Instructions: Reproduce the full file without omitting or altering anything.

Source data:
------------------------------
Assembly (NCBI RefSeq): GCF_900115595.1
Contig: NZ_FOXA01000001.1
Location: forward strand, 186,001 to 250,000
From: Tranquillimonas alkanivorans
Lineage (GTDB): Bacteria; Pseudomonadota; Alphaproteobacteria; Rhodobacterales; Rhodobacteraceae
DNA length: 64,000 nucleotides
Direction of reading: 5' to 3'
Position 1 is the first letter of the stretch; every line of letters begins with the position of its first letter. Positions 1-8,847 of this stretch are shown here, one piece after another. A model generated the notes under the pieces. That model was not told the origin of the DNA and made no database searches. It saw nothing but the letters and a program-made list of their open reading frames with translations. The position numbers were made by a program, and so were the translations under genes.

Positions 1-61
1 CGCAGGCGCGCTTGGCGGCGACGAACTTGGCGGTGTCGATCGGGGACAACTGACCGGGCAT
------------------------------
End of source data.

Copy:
Assembly (NCBI RefSeq): GCF_900115595.1
Contig: NZ_FOXA01000001.1
Location: forward strand, 186,001 to 250,000
From: Tranquillimonas alkanivorans
Lineage (GTDB): Bacteria; Pseudomonadota; Alphaproteobacteria; Rhodobacterales; Rhodobacteraceae
DNA length: 64,000 nucleotides
Direction of reading: 5' to 3'
Position 1 is the first letter of the stretch; every line of letters begins with the position of its first letter. Positions 1-8,847 of this stretch are shown here, one piece after another. A model generated the notes under the pieces. That model was not told the origin of the DNA and made no database searches. It saw nothing but the letters and a program-made list of their open reading frames with translations. The position numbers were made by a program, and so were the translations under genes.

Positions 1-61
1 CGCAGGCGCGCTTGGCGGCGACGAACTTGGCGGTGTCGATCGGGGACAACTGACCGGGCAT